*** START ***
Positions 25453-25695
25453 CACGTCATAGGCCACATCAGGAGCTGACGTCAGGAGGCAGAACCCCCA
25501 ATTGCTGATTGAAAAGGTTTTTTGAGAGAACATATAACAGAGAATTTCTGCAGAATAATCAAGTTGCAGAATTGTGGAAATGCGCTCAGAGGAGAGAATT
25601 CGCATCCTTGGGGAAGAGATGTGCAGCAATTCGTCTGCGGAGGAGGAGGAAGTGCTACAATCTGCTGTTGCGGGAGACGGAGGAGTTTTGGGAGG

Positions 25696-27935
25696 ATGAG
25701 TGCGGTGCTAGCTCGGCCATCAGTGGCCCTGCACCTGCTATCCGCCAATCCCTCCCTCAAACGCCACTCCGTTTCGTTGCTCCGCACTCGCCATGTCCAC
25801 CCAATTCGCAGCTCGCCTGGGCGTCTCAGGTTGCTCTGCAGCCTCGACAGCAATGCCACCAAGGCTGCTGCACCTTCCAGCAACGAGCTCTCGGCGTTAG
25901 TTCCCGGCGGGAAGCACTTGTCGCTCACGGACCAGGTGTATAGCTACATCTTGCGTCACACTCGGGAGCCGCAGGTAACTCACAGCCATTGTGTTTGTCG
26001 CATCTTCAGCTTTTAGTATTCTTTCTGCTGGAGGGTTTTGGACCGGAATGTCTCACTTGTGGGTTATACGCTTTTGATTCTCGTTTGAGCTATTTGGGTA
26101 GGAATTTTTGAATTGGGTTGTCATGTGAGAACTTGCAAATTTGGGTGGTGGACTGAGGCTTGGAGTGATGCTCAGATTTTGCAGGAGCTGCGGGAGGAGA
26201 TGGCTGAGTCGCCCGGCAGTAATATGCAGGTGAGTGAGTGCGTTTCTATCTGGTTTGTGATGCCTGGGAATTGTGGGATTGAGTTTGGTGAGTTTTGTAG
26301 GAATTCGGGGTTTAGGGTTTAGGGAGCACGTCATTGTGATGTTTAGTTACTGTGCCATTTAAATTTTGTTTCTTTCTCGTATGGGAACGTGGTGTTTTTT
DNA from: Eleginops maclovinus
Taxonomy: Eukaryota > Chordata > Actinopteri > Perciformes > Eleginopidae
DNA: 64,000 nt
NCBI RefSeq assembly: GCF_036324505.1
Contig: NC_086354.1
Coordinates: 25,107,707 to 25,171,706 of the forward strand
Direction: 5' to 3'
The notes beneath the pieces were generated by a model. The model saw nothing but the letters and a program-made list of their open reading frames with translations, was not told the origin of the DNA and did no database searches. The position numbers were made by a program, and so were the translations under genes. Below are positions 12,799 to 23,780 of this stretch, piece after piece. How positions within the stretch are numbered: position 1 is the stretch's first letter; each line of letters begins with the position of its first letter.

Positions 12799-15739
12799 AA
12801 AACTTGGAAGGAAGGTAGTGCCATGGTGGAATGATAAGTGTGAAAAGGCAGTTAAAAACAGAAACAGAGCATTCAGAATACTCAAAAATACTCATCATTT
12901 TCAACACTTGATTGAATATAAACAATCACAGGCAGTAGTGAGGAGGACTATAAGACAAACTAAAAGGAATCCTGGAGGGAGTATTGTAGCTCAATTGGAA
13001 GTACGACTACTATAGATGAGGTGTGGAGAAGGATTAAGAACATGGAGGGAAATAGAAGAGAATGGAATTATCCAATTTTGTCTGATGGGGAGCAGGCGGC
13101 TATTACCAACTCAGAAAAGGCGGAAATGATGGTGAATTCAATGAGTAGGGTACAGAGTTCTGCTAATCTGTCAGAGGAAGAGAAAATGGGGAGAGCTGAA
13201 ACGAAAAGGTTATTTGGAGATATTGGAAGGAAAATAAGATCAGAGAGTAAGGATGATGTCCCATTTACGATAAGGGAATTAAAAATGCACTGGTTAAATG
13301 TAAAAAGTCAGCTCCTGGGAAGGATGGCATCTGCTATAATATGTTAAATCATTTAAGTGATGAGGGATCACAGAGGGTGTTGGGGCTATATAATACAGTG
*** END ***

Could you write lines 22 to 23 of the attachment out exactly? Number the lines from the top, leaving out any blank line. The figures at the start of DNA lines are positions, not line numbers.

Positions 12799-15739
12799 AA